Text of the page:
Davies is here to discuss Arthur (Or the Decline and Fall of the British Empire), an album the Kinks released in 1969. Its 50th anniversary will be commemorated by a box set that includes a re-mastered version of the original album, some unreleased tracks and songs from an aborted solo album by Dave Davies, the Kinks’ lead guitarist and Ray’s younger brother.

Ray Davies at Buckingham Palace after being knighted in 2017 for his service to the arts.Credit:John Stillwell/AP

Arthur was conceived at a difficult time for the group. Banned from performing in America – a complicated tale that involves backstage fisticuffs with a US union official – their front man turned inwards. For 1968’s The Kinks Are The Village Green Preservation Society he wrote an elegy for the England of his childhood, a land of little shops, china cups and strawberry jam.

Arthur mined a similar vein, but was more ambitious. Conceived as the soundtrack to a TV drama that was never made, it examines Britain’s post-war malaise through the eyes of a suburban carpet layer called Arthur Morgan. Davies based him on his own brother-in-law, Arthur Anning, who emigrated to Australia with Ray’s beloved sister Rose in the early 1960s.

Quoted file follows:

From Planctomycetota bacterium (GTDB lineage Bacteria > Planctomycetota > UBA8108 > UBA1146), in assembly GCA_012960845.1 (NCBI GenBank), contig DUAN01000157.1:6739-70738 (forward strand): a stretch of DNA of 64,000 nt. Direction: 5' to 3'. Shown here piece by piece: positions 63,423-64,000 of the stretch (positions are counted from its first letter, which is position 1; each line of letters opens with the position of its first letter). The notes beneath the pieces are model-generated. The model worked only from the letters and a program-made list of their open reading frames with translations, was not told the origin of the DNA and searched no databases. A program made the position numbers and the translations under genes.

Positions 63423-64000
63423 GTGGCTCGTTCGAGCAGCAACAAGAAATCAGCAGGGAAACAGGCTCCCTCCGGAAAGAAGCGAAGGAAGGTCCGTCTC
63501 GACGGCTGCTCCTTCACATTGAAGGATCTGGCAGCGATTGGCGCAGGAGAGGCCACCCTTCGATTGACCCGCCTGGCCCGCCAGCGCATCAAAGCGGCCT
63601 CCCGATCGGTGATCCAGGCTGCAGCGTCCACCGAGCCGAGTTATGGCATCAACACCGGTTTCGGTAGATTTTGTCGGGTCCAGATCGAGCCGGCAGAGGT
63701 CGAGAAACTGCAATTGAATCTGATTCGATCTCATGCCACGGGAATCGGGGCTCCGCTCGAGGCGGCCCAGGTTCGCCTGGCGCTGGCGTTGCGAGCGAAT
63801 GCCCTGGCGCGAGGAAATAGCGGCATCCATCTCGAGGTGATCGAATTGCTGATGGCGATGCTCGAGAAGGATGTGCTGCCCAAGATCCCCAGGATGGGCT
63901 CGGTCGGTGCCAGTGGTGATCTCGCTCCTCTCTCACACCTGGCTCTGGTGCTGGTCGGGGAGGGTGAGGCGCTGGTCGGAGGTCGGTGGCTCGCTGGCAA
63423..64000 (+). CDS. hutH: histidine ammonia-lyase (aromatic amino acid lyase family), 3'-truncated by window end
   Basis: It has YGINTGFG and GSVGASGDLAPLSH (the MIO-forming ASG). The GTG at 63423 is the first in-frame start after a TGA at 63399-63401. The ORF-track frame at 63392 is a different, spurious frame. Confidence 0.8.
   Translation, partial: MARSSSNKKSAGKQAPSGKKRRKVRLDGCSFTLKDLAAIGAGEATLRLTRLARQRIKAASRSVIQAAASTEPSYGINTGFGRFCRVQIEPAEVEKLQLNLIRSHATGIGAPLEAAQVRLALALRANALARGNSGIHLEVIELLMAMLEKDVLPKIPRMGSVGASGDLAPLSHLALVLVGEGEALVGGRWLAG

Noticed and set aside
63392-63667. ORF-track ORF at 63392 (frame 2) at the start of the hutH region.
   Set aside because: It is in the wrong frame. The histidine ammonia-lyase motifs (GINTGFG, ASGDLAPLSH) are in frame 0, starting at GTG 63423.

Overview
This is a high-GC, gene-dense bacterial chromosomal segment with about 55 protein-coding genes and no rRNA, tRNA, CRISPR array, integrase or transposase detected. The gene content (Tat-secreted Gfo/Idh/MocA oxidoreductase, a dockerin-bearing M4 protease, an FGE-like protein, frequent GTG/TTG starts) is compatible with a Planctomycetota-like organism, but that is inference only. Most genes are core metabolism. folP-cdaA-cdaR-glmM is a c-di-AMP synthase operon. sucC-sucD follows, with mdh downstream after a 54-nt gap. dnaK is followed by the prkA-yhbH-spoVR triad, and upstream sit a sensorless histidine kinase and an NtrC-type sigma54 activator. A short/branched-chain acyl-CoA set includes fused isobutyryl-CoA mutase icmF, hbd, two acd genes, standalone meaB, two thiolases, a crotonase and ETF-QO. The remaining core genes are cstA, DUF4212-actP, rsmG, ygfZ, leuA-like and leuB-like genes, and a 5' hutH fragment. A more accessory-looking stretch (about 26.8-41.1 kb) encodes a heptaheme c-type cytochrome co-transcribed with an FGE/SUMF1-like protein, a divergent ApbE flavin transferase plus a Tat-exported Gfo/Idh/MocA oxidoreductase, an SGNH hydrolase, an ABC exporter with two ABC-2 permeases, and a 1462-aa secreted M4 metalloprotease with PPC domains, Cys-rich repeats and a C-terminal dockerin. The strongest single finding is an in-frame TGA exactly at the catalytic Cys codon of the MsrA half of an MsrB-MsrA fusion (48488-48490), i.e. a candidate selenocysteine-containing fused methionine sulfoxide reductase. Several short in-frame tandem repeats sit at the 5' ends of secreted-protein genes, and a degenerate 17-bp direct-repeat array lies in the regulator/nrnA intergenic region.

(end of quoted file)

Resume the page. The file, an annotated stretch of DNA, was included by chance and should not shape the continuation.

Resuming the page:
He remembers Anning as a stern man scarred by war, part of a generation he describes as “Lost Brits”. “Arthur served in the Second World War and lost his brother, a fighter pilot,” he says. “Like so many former soldiers he was bitter. I remember my maths teacher at school saying, ‘I’m still wearing my demob suit – it’s all I ever got out of this country’.”

For Ray, still then mourning the death of his sister Rene, who died of a heart attack in 1957, Rose’s departure was a bitter blow. He admits pleading with her to return to London whenever the Kinks visited Australia. Evidence of his feelings can be found in Rosy Won’t You Please Come Home, a plaintive Kinks song from 1966.